Views from the British Airways i360 in Brighton don't disappoint but the accompanying exhibition leaves you wanting to know more about its design
It might not be the tallest observation tower, offer the swiftest ascent or feature a revolving restaurant, but the British Airways i360 viewing tower in Brighton – the world’s most slender tower – doesn’t disappoint. It’s a shame that it’s suffered some technical hitches because when things operate as intended, as they were on my visit this Easter, the ride really works well, moving smoothly and silently at a stately pace on its 25 minute ‘flight’.
As you’d expect from architect Marks Barfield, who came up with the concept for the attraction, the passenger pod is impressive both inside and out. The underside is reflective so that those on the ground can see the city and seascape in it as it takes off and comes back down to land.
In the new How it was Built exhibition at the tower’s base David Marks describes the i360 as a vertical pier, but I’m not convinced by the analogy. Certainly it’s a nice concept given its proximity to the ruins of Brighton’s grade I listed West Pier, which had fallen into disrepair and closure long before its devastation by fire in 2003. Yet as an experience within a sealed pod, the viewing tower has nothing of the bracing open-air character that is the very essence of a traditional pier.
Marks also states that the i360’s purpose is to ‘delight, entertain and inspire’ and in this it certainly does succeed.
Yes, it’s beautifully designed, but it’s the great views out that make it as a visitor experience and these are definitely worth the trip. Brighton can be a puzzling place to navigate for visitors, who often get lost in the higgledy-piggledy of the Lanes, but here is the whole town laid out before you with the Downs beyond, the promenade and beach stretching off in either direction and the distinctive domes of the fabulous Royal Pavilion somewhere in between. Then there’s the sea and, last but not least, the poignant remnants of West Pier which have a starring role as the capsule rises above to a height of 138m, making it the world’s tallest moving observation tower.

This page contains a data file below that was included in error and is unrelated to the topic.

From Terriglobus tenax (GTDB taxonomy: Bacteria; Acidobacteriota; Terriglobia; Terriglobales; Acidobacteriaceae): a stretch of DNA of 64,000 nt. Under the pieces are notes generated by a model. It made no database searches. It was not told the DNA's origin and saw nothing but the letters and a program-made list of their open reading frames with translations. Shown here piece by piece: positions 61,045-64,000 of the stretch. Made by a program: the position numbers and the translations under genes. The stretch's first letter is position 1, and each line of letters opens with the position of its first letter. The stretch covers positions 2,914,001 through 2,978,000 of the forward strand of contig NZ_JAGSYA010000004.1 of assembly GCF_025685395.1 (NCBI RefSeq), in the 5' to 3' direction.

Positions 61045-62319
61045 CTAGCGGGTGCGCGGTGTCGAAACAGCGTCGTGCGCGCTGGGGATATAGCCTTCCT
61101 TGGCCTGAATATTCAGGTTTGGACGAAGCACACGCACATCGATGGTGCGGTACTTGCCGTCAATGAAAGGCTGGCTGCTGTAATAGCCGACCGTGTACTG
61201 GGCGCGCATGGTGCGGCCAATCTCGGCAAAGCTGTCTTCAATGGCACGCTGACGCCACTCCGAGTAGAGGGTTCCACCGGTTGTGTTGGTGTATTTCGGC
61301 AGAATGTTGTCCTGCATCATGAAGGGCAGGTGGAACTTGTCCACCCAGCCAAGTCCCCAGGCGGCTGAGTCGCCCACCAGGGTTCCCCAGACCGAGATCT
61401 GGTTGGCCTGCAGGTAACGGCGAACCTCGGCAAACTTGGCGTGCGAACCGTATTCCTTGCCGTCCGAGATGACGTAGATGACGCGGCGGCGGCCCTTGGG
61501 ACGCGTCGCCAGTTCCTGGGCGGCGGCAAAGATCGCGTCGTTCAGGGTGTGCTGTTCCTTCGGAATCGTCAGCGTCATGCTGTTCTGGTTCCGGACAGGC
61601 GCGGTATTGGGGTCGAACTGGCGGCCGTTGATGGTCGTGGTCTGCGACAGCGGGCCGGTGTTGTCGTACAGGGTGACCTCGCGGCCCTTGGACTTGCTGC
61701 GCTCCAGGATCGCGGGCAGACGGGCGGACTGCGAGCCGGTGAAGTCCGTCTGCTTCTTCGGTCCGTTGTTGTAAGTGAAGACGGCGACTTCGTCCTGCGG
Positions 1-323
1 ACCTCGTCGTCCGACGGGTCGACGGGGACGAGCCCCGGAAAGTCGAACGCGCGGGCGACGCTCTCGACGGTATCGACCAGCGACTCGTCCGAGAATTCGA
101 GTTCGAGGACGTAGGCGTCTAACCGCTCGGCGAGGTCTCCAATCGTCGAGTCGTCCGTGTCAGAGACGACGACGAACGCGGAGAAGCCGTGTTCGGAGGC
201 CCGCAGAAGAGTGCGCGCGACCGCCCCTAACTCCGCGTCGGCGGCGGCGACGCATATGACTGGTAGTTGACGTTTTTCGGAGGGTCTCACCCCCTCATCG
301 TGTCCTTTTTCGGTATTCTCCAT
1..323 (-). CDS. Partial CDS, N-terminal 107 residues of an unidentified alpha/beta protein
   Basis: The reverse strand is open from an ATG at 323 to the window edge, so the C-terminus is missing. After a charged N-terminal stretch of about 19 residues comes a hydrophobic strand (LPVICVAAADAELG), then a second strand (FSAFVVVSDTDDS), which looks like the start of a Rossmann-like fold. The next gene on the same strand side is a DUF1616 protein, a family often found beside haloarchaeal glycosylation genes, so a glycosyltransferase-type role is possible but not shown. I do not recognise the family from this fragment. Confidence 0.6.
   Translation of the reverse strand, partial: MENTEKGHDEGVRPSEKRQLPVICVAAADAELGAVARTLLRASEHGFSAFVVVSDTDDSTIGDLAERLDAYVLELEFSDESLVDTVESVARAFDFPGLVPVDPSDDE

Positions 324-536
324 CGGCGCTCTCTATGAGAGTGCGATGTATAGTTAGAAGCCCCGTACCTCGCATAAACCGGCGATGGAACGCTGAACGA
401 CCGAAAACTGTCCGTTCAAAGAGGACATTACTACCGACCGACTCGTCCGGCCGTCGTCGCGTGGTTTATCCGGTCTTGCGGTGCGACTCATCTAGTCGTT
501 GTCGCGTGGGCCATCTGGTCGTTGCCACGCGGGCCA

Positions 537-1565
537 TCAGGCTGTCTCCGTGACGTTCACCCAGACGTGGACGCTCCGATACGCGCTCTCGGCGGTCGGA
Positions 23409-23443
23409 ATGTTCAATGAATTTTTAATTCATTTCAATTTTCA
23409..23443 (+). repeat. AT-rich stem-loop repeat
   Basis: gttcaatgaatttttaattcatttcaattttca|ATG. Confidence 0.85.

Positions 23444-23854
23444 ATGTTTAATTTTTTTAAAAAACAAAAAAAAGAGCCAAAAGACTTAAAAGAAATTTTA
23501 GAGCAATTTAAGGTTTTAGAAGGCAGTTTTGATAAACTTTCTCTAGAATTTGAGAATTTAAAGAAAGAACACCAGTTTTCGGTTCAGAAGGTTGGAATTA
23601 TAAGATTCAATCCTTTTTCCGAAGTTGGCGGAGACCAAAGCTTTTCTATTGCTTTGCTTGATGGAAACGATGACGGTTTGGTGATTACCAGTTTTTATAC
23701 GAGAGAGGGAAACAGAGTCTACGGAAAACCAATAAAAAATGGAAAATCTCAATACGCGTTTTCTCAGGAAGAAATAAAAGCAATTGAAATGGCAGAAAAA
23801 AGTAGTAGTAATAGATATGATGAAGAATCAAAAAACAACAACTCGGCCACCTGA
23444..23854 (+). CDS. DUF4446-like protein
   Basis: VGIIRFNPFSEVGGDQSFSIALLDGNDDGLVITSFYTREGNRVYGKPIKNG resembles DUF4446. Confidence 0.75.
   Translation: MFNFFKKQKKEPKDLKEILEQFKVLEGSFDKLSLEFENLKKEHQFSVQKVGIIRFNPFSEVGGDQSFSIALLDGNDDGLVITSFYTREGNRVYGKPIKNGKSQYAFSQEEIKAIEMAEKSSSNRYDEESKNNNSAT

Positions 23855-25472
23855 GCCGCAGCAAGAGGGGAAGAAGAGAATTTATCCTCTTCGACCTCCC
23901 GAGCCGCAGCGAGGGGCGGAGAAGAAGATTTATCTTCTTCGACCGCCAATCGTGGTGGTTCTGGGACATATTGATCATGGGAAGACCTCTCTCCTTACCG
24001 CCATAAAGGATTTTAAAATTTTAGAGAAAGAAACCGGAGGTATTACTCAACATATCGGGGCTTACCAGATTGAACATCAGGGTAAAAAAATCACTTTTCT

Once at its highest, the capsule lingers to allow passengers to enjoy the view – and in return this is really the best view for those looking at the i360 from afar, especially when it is illuminated after dark. There’s rather less visual charm in the tower alone when the futuristic pod has landed and disappeared from view.
After disembarking, passengers who can resist the lure of the gift shop and café a little longer can crunch the numbers of how the tower was built in the new exhibition on the lower ground level.
This modest display is full of impressive stats about the construction of the tower, which gains its world’s most slender accolade by virtue of its 40:1 height-to-width ratio – 162m tall and just 3.9m wide. The story of the construction is all very impressive, requiring a 120m diversion of the town’s Victorian sewer and some 4,150 tonnes of concrete foundations. We learn that the tower is formed of 17 steel ‘cans’ that stack together to form the vertical, and that these were manufactured in the Netherlands before being towed to the site by barge and assembled in situ with the aid of 1336 bolts.
Then there’s the 18m diameter pod (10 times the diameter of a London Eye capsule) which was prefabricated in 60 parts including 24 double curved, double laminated glazed superstructure sectors, and is supported on 48 trusses cantilevered off the central chassis.
There’s also the story of another part of the i360 project, the recreation of the two Italianate tollbooths that once stood at the end of the pier, designed by pier architect Eugenius Birch. These now house a tea room and ticket office.
While this exhibition is all fine as far as it goes, I would have preferred a broader remit that said more about the design as well as the construction.
‘We sort of got the band back together,’ says Julia Barfield in a soundbite from the audio-visual in the exhibition, referring to the team that the entrepreneurial practice had previously worked with on the London Eye, which it also instigated.
But how did the bright idea – essentially an elegant scenic lift going up and down a tower – arise? What were the main challenges in achieving the vision? And how did Marks Barfield arrive at the sleek, futuristic design for the pod? I’d have loved to have heard more from the practice and seen more of the design development drawings, and the ideas that didn’t make the cut. But enough quibbling; the exhibition is just the bonus – it’s the flight experience that really matters to the passengers.
The locals who live with the tower every day may be rather more interested in the anticipated regenerative effect that the i360 could have on the area as it draws visitors along the promenade in the opposite direction to the surviving Brighton Palace Pier. While it’s too early to judge this, landscaping is under way near the two recreated tollbooths that will create a new public space incorporating 24 columns salvaged from the derelict pier.
Further along the seafront there are signs of other renewal projects including the replacement of the historic Shelter Hall building. There are many more, rather larger projects heading Brighton’s way in the next few years, including large-scale housing at Brighton Marina and a possible redevelopment of the Churchill Square shopping centre and its surrounding area. And what better way to see their impact on the town than from the all-seeing i360.
British Airways i360: How it was Built, British Airways i360, Lower King’s Road, Brighton, BN1 2LN